I had known the general outlines of this story, but I had not been aware of, and was particularly impressed by, how many whites, of all political persuasions, Mandela was able to persuade to join him at each step of his struggles.
These essays are sophisticated historical analyses. A listener needs to be familiar with the major developments of the Revolutionary and early Republican periods as well as with the major historical interpretations of such periods. This is therefore not an introductory work.
It is instead an advanced scholarly work. The essays challenge some of the commonly accepted interpretations of our early history in some intriguing and well argued ways. I found them both convincing and enjoyable.
Two good stories wrapped around a political screed. This is Shute’s near-hysterical jeremiad on why he left England for Australia.
This is an exhaustively researched and incredibly detailed look at Peter’s life, the influences on him, and the results of his actions. It is a well organized and well told story. Massie does a good job placing Peter’s life in the context of his times. He also begins several tantalizing discussions about the longer-term effects of Peter’s life, such as changes to balance of power calculations in Europe and, following Solzhenitsyn, the effects of the subordination of the Russian church to the government. Such discussions are fascinating, but not fully developed.
This is a thorough, scholarly analysis of government regulations and tax records to shed light on developments in the production and use of beer and ale in the Middle Ages and Renaissance. Unger covers ingredients, recipes, nutrition, technology, distribution, taxation, regulation and consumption. He draws some interesting conclusions about industrial, commercial, political and social developments involving beer in the Middle Ages and Renaissance and also provides contrasts with developments in some other industries of the times. While Unger uses his conclusions to throw some light on broader aspects of life in those times, he explicitly leaves most of such analyses to future scholars.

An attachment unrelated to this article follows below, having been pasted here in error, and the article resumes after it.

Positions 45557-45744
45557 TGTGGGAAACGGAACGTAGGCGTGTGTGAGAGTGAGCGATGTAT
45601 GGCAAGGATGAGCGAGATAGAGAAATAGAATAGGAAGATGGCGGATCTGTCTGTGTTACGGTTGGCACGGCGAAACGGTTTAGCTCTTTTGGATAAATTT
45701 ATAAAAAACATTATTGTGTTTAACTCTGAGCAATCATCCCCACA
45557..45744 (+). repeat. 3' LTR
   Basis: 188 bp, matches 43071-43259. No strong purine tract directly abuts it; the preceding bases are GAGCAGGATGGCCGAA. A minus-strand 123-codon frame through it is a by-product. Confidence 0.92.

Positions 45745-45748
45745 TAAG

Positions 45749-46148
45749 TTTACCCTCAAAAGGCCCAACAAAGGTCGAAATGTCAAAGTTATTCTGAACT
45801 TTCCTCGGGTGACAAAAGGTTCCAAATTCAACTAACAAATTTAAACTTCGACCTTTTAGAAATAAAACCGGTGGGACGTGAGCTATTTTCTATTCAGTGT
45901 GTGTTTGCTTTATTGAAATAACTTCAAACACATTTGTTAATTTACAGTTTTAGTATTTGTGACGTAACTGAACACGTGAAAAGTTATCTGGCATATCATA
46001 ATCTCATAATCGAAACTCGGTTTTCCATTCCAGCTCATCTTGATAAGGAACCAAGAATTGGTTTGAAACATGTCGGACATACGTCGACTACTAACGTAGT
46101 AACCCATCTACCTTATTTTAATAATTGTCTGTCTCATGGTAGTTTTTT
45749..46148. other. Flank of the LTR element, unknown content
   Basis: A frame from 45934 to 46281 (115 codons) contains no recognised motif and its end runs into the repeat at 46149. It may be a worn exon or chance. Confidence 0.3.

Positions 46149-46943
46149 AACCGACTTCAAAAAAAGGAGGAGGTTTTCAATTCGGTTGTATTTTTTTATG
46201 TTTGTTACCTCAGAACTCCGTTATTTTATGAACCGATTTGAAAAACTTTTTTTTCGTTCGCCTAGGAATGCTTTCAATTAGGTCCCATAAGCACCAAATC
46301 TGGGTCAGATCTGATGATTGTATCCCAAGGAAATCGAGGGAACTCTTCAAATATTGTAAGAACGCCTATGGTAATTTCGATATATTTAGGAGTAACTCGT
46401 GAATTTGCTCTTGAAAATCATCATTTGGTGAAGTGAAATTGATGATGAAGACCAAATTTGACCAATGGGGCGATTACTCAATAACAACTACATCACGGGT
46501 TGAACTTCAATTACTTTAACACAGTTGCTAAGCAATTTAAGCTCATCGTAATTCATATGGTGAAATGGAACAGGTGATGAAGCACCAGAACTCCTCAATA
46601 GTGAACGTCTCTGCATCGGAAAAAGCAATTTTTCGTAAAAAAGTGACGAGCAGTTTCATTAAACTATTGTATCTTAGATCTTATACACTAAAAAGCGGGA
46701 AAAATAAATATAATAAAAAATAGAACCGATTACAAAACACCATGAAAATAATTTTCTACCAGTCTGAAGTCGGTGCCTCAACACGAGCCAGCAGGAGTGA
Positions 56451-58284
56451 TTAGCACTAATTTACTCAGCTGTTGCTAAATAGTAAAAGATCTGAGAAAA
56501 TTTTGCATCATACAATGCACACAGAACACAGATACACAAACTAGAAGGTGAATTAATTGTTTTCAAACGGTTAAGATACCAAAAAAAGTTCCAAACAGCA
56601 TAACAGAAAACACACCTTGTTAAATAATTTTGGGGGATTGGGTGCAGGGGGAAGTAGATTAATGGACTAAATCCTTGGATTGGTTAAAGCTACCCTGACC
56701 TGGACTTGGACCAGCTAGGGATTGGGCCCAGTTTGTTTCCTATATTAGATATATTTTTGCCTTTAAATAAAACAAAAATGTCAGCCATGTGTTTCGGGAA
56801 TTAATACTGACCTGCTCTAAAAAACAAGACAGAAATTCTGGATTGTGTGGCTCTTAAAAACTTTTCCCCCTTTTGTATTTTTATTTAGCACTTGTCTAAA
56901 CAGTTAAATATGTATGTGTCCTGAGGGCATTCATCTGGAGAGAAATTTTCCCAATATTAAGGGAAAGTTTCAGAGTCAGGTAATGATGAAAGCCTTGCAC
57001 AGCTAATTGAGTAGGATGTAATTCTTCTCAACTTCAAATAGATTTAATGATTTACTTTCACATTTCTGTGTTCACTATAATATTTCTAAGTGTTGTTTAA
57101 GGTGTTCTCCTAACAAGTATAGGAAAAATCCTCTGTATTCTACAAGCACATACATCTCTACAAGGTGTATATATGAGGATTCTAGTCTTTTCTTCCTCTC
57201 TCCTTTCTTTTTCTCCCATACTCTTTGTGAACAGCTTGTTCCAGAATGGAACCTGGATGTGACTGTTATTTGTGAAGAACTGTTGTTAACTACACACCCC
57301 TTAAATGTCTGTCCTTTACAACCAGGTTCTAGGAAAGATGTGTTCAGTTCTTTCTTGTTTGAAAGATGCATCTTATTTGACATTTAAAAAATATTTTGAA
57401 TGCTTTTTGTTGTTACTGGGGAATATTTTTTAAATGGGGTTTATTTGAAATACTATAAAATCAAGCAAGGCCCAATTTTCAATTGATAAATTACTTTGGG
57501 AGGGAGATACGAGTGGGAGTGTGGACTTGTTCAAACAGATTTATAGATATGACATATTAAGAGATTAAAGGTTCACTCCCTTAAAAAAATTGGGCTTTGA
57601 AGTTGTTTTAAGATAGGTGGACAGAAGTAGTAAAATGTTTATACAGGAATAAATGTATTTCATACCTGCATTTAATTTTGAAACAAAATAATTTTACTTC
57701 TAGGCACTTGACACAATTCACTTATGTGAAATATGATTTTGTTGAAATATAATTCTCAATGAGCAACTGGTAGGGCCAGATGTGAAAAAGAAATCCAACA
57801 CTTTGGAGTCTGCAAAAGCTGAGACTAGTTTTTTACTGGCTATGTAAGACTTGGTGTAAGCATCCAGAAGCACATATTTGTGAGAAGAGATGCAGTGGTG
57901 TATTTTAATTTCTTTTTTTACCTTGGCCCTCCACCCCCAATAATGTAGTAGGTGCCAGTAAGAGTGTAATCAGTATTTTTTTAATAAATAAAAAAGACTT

This is a panoramic and incisive work. It deftly explores the varied and surprising intellectual developments of several different leaders of the Revolutionary era--men from different sections and different backgrounds and with differing outlooks. Rakove develops his arguments elegantly and convincingly. He integrates his arguments with developments of the era, explaining how events helped shape his subjects’ intellectual developments. He does not, however, integrate such developments with the broader political currents. Rakove analyzes how his subjects’ intellectual developments helped cause their actions and reactions to events, but he does not evaluate how representative his subjects’ thinking were. Therefore, he cannot analyze how much such intellectual developments helped shape such events. Rakove is such a good historian, and the analysis he did is so compelling, that I finished the book wishing he’d tackled those two questions.
These are wonderful stories, and it's a classy move by Audible to produce them. Listening to them has been added to my holiday traditions.
The subject is fascinating; the arguments are convincing; the presentation is a little disjointed, and the narration is as dry as old bones.